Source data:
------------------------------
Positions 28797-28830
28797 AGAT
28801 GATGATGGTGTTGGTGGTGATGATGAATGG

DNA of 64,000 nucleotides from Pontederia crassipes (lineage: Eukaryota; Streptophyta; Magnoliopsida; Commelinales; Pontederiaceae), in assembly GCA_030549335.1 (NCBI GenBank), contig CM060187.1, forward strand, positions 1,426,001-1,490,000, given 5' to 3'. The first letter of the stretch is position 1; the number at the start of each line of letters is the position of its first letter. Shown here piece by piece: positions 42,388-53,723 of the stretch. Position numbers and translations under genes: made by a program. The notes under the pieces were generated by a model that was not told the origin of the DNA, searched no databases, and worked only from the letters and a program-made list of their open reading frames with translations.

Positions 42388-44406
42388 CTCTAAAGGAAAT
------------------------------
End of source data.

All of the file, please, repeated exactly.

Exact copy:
Positions 28797-28830
28797 AGAT
28801 GATGATGGTGTTGGTGGTGATGATGAATGG

DNA of 64,000 nucleotides from Pontederia crassipes (lineage: Eukaryota; Streptophyta; Magnoliopsida; Commelinales; Pontederiaceae), in assembly GCA_030549335.1 (NCBI GenBank), contig CM060187.1, forward strand, positions 1,426,001-1,490,000, given 5' to 3'. The first letter of the stretch is position 1; the number at the start of each line of letters is the position of its first letter. Shown here piece by piece: positions 42,388-53,723 of the stretch. Position numbers and translations under genes: made by a program. The notes under the pieces were generated by a model that was not told the origin of the DNA, searched no databases, and worked only from the letters and a program-made list of their open reading frames with translations.

Positions 42388-44406
42388 CTCTAAAGGAAAT